the customer is always right

the customer is always right

A phrase commonly used in the service or retail industry as a reminder to respect the customer's wishes, and therefore please them, often without regard to how unreasonable they may be. Well, the customer is always right, so if she thinks that her meal is undercooked, make her something else.
See also: always, customer, right

customer is always right

Prov. In order to keep customers happy, the people who serve them should always obey their wishes. (Often cited as a principle of good business dealings; customers sometimes say it to the people serving them in order to try to get good service.) When I began working at the gift shop, my boss told me, "Remember, the customer is always right, no matter how stupid or rude you may think he is being."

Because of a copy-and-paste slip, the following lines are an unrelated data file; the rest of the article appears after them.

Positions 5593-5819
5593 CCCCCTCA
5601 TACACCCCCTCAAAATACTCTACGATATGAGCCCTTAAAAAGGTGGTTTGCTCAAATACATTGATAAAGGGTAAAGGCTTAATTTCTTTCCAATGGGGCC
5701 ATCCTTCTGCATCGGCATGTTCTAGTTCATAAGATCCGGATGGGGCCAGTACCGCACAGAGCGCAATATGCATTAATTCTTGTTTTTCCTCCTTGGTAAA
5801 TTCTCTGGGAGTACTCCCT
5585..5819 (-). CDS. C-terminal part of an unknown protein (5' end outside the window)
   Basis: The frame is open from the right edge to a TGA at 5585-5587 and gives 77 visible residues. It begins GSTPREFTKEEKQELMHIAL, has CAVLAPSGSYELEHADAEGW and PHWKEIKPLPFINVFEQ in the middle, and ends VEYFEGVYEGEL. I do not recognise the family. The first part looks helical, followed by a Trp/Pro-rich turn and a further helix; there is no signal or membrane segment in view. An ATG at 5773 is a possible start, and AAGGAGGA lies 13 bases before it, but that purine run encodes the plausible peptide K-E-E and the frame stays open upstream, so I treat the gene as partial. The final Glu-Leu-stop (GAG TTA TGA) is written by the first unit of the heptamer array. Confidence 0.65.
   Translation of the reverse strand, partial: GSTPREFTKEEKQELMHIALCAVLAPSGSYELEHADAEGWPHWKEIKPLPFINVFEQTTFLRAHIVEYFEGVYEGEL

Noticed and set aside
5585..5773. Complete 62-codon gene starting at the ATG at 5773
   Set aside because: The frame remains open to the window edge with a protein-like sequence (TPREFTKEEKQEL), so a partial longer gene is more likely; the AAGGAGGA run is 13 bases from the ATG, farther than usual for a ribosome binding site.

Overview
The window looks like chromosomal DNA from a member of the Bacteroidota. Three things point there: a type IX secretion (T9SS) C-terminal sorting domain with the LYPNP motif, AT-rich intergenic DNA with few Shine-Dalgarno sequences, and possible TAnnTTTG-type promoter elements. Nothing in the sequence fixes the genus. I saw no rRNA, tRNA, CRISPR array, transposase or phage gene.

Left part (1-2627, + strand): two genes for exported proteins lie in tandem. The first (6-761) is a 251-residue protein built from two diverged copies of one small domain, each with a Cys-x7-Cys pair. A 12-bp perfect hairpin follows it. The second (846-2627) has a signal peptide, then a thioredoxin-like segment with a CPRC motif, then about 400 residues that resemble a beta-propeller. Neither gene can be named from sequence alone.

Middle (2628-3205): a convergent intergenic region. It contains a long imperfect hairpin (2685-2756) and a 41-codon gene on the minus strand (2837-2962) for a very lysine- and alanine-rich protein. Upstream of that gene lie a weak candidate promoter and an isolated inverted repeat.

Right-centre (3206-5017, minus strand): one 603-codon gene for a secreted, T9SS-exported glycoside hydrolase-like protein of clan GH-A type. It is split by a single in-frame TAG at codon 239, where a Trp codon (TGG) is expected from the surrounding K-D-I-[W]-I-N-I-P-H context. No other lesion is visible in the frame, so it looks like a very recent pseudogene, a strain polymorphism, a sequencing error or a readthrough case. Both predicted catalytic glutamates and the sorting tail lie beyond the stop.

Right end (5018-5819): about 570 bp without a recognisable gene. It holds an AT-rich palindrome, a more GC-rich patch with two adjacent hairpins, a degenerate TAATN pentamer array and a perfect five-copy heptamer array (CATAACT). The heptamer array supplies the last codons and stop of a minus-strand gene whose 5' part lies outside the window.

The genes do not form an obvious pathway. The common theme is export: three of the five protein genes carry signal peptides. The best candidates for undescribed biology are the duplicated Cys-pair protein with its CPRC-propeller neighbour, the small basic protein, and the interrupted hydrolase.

See also: always, customer, right

customer is always right, the

A commercial paean to the buyer. This phrase was introduced in the 1930s by H. Gordon Selfridge, an American who founded Selfridge’s, a large department store in Great Britain. A highly successful salesman who personally oversaw his retail operation, he insisted that his staff always defer to customers, whether they were right or wrong. The refrain was taken up by other businesses and has survived.
See also: always, customer
References in periodicals archive ?
We have all heard the saying that the customer is always right, and for the most part operators should always follow that rule.
Well done, Mr Algosaibi, you say you don't believe in the business maxim - 'the customer is always right'.
It is high time the phrase "the customer is always right" was looked at, because the customer doesn't always know, or even want to know, the facts of any situation.